‘Promoting inclusivity’

Chair, Andrea Parish, said of the new rules:

Here at CTT, we are committed to the promotion of inclusivity and a fair competition in sport. This decision underpins these such values and shows our collective support for women’s sport.

However, we have got to ask: is this what inclusivity looks like to you? These are rules on women’s sport which exclude any trans person, of any body type or hormone profile. They exclude women with common conditions that cause even mildly elevated T.

CTT’s new rules are part of the widespread reaction to trans participation in sport. They also continue the campaign of exclusion waged against intersex athletes like Caster Semenya. If you wanted a demonstration of how such policing of womanhood hurts far more than just the trans people it claims to target, look no further.

Featured image via Unsplash/Coen van de Broek

Support us and go ad-free

We know everyone is suffering under the Tories - but the Canary is a vital weapon in our fight back, and we need your support

The Canary Workers’ Co-op knows life is hard. The Tories are waging a class war against us we’re all having to fight. But like trade unions and community organising, truly independent working-class media is a vital weapon in our armoury.

The Canary doesn’t have the budget of the corporate media. In fact, our income is over 1,000 times less than the Guardian’s. What we do have is a radical agenda that disrupts power and amplifies marginalised communities. But we can only do this with our readers’ support.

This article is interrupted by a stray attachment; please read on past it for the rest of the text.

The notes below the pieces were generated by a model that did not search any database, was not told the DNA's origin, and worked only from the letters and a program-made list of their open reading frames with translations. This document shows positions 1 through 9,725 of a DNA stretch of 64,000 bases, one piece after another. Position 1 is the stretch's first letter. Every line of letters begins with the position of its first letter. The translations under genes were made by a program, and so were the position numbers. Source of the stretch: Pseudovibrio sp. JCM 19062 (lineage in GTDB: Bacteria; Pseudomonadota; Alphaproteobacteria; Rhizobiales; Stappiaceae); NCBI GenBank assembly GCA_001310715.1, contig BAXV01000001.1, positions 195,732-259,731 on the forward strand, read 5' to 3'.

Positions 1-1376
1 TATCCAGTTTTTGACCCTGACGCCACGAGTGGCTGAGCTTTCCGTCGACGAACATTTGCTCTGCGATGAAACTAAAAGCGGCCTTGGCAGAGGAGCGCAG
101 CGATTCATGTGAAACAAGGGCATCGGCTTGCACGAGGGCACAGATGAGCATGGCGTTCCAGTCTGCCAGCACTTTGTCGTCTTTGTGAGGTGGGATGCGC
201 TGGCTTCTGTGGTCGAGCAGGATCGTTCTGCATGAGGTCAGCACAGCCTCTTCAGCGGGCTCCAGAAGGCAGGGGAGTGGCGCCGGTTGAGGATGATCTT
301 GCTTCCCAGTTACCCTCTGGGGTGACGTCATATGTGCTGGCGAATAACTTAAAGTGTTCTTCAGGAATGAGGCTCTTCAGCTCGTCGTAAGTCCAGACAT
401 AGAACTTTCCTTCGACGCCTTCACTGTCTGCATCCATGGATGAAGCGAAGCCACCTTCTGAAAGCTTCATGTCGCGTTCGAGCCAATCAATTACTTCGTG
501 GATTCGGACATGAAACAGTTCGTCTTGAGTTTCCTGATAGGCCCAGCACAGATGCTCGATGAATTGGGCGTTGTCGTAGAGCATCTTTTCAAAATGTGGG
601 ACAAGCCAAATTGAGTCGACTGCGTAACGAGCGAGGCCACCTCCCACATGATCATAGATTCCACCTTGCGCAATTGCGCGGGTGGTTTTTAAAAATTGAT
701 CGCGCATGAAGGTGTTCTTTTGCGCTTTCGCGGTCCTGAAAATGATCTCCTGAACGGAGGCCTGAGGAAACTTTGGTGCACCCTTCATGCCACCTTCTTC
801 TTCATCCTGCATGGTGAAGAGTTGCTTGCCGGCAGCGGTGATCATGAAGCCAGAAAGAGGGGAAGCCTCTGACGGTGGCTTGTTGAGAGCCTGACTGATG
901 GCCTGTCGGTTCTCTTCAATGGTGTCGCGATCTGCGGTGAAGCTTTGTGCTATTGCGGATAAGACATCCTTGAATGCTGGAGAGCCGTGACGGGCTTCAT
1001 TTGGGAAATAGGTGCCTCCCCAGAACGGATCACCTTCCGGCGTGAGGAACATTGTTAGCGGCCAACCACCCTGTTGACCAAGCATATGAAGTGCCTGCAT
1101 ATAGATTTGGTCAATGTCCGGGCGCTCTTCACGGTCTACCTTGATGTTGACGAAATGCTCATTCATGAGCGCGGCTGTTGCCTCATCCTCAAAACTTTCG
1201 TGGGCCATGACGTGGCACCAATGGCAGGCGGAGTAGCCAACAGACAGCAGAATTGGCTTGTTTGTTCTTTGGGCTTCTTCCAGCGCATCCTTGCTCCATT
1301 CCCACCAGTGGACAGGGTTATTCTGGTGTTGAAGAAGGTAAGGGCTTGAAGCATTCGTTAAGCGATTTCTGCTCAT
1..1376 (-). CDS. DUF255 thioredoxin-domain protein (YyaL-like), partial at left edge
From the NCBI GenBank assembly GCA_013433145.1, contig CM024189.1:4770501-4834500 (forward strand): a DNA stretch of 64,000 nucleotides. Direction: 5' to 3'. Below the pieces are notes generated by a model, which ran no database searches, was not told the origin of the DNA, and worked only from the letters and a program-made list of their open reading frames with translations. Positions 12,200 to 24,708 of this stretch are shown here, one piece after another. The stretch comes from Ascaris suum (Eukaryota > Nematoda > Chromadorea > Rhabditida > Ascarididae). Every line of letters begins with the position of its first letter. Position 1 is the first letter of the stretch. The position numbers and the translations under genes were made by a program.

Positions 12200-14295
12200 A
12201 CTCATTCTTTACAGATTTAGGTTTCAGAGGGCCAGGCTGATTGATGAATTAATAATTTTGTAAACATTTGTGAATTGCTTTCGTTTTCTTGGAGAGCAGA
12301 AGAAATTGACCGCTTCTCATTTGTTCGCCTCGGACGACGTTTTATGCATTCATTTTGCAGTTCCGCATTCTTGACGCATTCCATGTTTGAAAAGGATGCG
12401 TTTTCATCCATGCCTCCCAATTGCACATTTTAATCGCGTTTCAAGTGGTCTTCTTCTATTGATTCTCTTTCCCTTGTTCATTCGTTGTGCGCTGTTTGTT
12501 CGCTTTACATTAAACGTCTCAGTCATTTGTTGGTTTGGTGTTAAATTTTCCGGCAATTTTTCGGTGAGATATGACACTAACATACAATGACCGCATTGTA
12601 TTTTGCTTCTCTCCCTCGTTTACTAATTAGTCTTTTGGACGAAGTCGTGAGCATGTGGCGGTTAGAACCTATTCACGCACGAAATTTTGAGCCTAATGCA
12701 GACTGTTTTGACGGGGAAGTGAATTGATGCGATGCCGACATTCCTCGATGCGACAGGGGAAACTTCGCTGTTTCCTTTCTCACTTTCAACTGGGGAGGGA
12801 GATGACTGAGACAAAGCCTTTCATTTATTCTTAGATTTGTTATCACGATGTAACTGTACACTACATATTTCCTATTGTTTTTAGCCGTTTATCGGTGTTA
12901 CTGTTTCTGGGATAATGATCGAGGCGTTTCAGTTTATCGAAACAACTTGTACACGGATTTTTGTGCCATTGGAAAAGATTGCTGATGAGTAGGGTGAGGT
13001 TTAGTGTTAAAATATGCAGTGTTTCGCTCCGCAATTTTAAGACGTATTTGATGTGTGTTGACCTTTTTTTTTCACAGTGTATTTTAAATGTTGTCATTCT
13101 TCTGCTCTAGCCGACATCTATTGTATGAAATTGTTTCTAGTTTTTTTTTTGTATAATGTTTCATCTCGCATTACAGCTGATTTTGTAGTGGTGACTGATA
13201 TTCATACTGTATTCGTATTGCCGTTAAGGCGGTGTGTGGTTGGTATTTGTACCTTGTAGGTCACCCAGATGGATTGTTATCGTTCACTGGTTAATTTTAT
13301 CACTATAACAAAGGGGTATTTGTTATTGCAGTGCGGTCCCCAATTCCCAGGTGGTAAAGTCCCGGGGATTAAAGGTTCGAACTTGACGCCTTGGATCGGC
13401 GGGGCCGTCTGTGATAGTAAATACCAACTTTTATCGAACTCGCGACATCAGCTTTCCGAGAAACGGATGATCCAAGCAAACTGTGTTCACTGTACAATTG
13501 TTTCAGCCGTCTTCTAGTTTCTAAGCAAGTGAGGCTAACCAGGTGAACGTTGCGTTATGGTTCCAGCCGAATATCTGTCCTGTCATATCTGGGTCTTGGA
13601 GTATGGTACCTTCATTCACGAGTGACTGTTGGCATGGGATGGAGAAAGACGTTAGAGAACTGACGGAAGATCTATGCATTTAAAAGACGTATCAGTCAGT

So please, help us continue to spread messages of resistance and hope. Even the smallest donation would mean the world to us.

Support us
  • Show Comments
    1. Next: CTT issues new rules mandating that privileged, wealthy riders who had the huge advantages of a private education will have to compete only against each other. A spokesperson said: “We recognise the widespread injustices that unearned wealth provides for a small proportion of the population who are consequently widely over-represented in elite sports, as in all elite occupations. Therefore, we have decided to ensure that there is a more egalitarian arena for competitive cyclists of all backgrounds, no matter if they are working class and did not have access to the training facilities, nutrition and other advantages provided to children of wealthy families.”

    2. Realistically, now they have set the principle of categorisation by testosterone level, they should do away with all gender categories and simply have a single category with time handicaps based on testosterone level at check in.

      1. And then add handicaps based on family wealth, private education and other unfair advantages. Why are you singling our trans people – a tiny proportion of the sporting population – while giving a free pass to the privately educated – a far larger proportion?

    Leave a Reply

    Join the conversation

    Please read our comment moderation policy here.